Follow by Email

Friday, May 27, 2011

Travel Muses

This is something I wrote over 12 years ago, after a few years of travelling around much of the world and before coming to live in Nepal & India:

My uncle recently asked me what one exactly does during two years of travel ...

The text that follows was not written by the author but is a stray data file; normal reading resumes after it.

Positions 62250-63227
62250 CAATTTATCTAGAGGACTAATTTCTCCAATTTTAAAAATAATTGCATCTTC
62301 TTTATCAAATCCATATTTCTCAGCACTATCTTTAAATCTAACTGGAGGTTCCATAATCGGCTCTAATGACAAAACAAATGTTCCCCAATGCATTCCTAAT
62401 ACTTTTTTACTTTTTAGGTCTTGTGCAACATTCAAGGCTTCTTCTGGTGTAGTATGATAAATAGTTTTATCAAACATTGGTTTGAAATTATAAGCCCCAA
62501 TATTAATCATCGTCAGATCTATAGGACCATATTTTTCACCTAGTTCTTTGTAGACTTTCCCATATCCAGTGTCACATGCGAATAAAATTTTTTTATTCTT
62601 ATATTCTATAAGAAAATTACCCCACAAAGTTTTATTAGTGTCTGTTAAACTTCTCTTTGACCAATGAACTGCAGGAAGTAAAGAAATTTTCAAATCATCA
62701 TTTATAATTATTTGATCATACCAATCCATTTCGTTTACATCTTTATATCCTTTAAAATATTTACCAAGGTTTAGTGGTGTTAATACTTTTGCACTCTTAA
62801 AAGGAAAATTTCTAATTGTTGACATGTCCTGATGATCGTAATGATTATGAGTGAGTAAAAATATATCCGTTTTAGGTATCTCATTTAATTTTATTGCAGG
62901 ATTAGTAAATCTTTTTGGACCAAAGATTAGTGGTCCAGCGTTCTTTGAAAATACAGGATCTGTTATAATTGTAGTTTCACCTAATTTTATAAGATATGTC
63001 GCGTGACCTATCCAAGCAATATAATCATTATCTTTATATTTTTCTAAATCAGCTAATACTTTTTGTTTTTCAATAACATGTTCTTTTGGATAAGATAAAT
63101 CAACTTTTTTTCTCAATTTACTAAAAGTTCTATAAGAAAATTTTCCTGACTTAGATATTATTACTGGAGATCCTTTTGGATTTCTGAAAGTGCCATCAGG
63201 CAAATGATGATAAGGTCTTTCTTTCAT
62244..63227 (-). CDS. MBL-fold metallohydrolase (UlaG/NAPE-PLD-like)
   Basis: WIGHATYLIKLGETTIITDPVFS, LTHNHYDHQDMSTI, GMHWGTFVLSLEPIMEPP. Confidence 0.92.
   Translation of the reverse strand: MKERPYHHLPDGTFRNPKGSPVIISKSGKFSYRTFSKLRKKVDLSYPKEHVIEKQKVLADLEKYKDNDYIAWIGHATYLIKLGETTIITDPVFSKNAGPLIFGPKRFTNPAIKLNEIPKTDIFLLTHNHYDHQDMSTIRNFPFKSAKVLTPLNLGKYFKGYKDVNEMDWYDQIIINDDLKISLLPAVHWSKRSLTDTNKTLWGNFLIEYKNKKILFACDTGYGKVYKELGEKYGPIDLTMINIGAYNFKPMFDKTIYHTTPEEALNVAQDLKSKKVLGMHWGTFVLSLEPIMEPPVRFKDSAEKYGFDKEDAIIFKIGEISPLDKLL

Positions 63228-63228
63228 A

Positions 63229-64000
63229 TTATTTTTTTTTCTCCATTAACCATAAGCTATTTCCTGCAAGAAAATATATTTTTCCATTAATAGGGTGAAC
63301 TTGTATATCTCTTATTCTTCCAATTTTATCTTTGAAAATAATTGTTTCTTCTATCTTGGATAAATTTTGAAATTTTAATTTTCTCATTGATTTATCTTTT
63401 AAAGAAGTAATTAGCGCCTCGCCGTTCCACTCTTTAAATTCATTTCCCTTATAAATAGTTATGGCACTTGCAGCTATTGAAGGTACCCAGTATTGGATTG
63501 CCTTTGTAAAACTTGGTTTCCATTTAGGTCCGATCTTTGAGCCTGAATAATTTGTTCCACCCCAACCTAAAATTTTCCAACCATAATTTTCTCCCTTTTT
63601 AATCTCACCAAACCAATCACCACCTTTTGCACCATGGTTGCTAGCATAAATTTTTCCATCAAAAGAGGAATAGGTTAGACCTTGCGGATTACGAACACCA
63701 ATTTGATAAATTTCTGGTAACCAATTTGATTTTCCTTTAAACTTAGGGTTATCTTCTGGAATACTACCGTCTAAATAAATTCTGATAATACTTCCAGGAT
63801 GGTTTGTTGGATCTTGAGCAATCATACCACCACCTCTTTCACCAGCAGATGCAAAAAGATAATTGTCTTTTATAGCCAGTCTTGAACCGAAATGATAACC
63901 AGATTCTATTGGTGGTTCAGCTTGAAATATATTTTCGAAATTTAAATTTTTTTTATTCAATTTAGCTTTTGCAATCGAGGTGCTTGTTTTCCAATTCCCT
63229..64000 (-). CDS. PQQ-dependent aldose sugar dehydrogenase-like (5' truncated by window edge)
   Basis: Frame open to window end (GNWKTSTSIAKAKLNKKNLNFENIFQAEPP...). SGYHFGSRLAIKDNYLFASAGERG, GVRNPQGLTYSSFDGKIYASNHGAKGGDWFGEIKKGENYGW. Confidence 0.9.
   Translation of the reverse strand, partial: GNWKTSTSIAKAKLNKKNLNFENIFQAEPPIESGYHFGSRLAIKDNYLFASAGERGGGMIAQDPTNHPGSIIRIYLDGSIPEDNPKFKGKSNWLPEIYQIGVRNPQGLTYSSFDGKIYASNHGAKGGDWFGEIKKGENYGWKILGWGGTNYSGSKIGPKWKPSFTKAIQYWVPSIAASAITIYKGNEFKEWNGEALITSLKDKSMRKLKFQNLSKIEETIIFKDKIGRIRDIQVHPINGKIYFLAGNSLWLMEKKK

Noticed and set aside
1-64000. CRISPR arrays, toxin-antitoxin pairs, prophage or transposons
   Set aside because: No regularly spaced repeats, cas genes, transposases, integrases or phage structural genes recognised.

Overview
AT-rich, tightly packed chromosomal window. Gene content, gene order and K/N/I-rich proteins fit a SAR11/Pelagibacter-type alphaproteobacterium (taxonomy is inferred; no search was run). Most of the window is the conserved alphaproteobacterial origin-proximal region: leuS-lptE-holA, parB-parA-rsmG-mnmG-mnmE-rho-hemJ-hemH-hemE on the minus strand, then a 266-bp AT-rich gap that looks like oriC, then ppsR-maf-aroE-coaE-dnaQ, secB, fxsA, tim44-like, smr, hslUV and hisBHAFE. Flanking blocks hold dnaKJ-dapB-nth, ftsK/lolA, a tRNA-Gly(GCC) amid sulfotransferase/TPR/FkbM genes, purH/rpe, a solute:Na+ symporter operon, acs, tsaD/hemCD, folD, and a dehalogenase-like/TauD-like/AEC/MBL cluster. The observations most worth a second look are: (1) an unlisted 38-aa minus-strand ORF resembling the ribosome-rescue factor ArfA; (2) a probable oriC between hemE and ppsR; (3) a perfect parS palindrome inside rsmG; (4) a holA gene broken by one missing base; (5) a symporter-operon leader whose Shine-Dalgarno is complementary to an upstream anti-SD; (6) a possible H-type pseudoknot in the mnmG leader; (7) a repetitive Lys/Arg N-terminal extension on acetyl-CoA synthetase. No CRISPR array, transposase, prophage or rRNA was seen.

Trek around the Himalaya, gaze at snow peaks, try to stay warm, drink salty butter tea out of wooden cups, wait by the side of the road for transport, sit for hours on decrepit vehicles, go nowhere, learn patience, learn languages, stop for endless tea breaks (or anything else someone on the bus wants stop for, except for throwing up), wonder at pyramids and ancient temples , buy silks and visit tailors, travel across island chains on fishing boats, snorkel and dive in turquoise seas, jump off Turkish gulets into the balmy sea and explore ancient Greek ruins, find idyllic, deserted beached, sail at sunset on wooden dhows in Zanzibar, walk barefoot on finger-like sandbars in Mozambique, wander the crowded, endlessly interesting bazaars, fight the masses at night markets, get robbed, go where you shouldn't, try unsuccessfully to get to where you want to be going, get caught for things you didn't do, eat mangos, watermelon, papaya and lychee, overstay visas and pay large fines, get away with everything else because you're a foreigner, eat all the exotic street food you find, get giardia, visit the ruins of ancient civilizations, bike through Bagan at sunrise, photograph Ankor Wat during the monsoon, raft on snaking rivers through Nepal, shop for nothing in particular, search for cold beers, eat and eat, try to sleep while fending off bedbugs and dive-bombing moster cockroaches, keeping your eyes shut to avoid facing the moldy walls and ancient dirt in the cracks of dingy rooms, listen to lively local music, get lost accidentally, get lost on purpose, talk politics with the locals, get sick in the worse possible places, squat for hours over stinking holes in the ground, stretch, yawn, read (just about anything), spend days searching for a toothbrush and ending up with a laundry brush, bargain for goats and chickens, take more photos than you'll ever be able to house in a museum storeroom, mend ripped packs, socks, shirts, pants, re-sole old shoes, replace stolen walkman, write 40-page letters home, bungy jump, search for sea-shells, struggle to do everything in China, rock scramble, wander through vivid-green rice paddies, drink palm wine, hike through parks in Africa with a hand-written map, walk slowly away from wild animals, swing village children around to make them laugh, love, attempt to scrub brown smelly sweat from all your once-white t-shirts, not bother because it would take up all your time, rinse laundry in plastic buckets in the bathroom, run from lecherous local men, yank your jewelry-laden arm from curious village women, photograph them laughing, miss home, spend hours looking for local telecom offices to call home, drink dirt-colored (and tasting) local brews from rusty tin cans, hike, swim in the oceans, bodysurf if there are waves, walk through winding alleyways, get pushed along in the crowds, sample every unrecognizable local product in fly-infested markets, buy more than you can possibly carry with you and then drag it around with you in striped plastic shopping bags, go biking on old Chinese Hero bikes with one pedal missing, yanks and jerks at every turn of the pedal, learn to surf, have sun-downers with quirky ex-pats, 'talk story' with hundreds of other backpackers...